Launch Slideshow

Living City

The Living creates a building facade that breathes using gills, can sense the levels of pollution in the air, and responds accordingly to protect the people inside.

Living City

The Living creates a building facade that breathes using gills, can sense the levels of pollution in the air, and responds accordingly to protect the people inside.

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    The concept behind Living City is that a building-through a variety of sensors-can gather information about air quality, temperature, and other environmental factors, and then wirelessly share that information with other buildings on a dedicated network.

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    A lightweight, transparent building skin has gill-like openings that can close or open in response to the air quality of the surrounding environment, effectively allowing the building to breathe.

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    A mockup shows how the skin would appear in application, and contrasts alternating gilled panels with solid ones.

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    A control board was designed specifically to connect input data from the sensor network to the façade, and to control the pin mechanism that opens and closes the gills to permit or prevent airflow.

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    A sensor sits on the exterior window ledge gathering environmental air quality data while another sensor, uncovered, sits inside to monitor the interior air quality. The data are all routed to a software program that the team intends to publish so that others can create similar systems in other cities.

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    Depending on the location and planned duration of deployment, the input nodes or sensors have larger or smaller batteries and casings. This smaller version shows a sensor module connected to a radio module that transmits the collected data to computers and output nodes.

Living City explores the notion that building façades and access to fresh air are the frontiers of public space in urban areas—that in the future, façades will belong to and serve residents as streets and parks do today. To that end, architects David Benjamin and Soo-in Yang believe that façades should be active: gathering, transmitting, and reacting to data about the surrounding environment, and dialoguing with other buildings to create a network of information. The team designed a system of sensors that can be easily mounted on a building exterior to gather information about carbon monoxide and nitrogen content in the air.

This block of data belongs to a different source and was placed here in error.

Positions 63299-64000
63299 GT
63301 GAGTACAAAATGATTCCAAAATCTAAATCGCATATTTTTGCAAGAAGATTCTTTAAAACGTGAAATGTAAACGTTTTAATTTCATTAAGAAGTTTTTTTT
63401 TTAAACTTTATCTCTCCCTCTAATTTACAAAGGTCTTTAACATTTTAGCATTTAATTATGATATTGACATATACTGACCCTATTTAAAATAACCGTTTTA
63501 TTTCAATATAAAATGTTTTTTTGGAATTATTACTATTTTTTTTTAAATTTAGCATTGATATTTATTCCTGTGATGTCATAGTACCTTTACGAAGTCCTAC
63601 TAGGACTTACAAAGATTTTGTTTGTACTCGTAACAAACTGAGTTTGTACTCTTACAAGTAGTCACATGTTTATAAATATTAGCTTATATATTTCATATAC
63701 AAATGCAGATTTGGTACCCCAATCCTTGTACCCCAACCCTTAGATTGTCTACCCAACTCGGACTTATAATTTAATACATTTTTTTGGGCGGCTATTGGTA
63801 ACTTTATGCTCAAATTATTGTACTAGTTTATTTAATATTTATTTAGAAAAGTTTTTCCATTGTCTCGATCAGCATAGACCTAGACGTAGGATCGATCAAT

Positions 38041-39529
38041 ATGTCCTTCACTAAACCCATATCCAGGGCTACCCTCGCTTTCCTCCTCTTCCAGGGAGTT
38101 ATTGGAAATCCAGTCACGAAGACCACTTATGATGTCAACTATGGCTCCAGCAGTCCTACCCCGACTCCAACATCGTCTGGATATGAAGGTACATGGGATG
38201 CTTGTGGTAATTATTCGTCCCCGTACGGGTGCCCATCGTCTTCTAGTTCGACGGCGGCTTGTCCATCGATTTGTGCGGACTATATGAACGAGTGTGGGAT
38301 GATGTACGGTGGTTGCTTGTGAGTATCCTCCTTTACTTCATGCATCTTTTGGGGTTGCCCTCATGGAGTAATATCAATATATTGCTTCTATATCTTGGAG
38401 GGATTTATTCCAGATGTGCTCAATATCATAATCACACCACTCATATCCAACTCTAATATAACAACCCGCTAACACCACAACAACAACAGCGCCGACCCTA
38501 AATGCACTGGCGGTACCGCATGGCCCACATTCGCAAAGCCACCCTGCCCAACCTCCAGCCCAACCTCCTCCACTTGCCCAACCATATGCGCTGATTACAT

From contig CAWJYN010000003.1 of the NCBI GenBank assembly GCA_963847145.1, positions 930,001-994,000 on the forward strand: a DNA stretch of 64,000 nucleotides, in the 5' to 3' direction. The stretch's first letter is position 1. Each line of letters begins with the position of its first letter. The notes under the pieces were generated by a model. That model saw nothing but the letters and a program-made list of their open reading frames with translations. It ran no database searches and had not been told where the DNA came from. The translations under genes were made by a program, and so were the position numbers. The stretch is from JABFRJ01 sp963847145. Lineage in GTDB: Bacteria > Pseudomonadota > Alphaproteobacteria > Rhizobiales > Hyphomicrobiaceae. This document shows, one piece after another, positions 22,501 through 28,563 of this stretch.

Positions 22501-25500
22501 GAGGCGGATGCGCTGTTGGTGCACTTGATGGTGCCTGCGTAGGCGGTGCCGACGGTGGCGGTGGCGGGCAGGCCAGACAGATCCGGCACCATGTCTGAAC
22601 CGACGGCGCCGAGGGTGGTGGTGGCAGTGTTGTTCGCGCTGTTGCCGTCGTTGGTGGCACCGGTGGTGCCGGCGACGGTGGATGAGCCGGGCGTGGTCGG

Prototype sensors were deployed on the Empire State Building and three other buildings in Manhattan to test their data-gathering and communication capacities. The next phase of the project involved getting the buildings to actually respond to the data. The team designed a prototype of façade louvers that can open or close depending on air quality readings, in effect allowing a building to breathe in reaction to environmental conditions.

The jury was taken by the project's initial premise, that air is public space. “It's the last public commodity that's available for some kind of uploading of design capacity, a sort of engagement by the public realm,” Chris Genik said. “I thought that was insightful.” Andres Lepik agreed: “I like the idea of buildings that communicate with each other. This is a stream of data and now these structures are starting to talk.”

Genik thinks the idea should continue to be explored and developed. “The fact that it is open is what makes it a good kind of research,” he said. “Not all the questions are solved, but there's a method in place. There's a set of assumptions that are being investigated. It has that kind of generosity that research should bring with it—it's not closing down opportunity.”

PROJECT Living City

ARCHITECT The Living, New York—David Benjamin, Soo-in Yang

SOFTWARE CONSULTANT Jason Cipriani

ELECTRICAL ENGINEERING CONSULTANTS Jesse Lackey, Todd Polenberg

WIRELESS COMMUNICATION CONSULTANT Robert Faludi

VIDEO ANIMATION Softlab—Mike Szivos, Jose Luis Gonzalez

With support from the Van Alen Institute New York Prize Fellowship, the Graham Foundation for Advanced Studies in the Fine Arts, and Dynalloy, Inc.

In association with the Living Architecture Lab at Columbia University Graduate School of Architecture, Planning and Preservation


  • Soo-In Yang
    Soo-In Yang
  • David Benjamin
    David Benjamin

2008 R+D Awards

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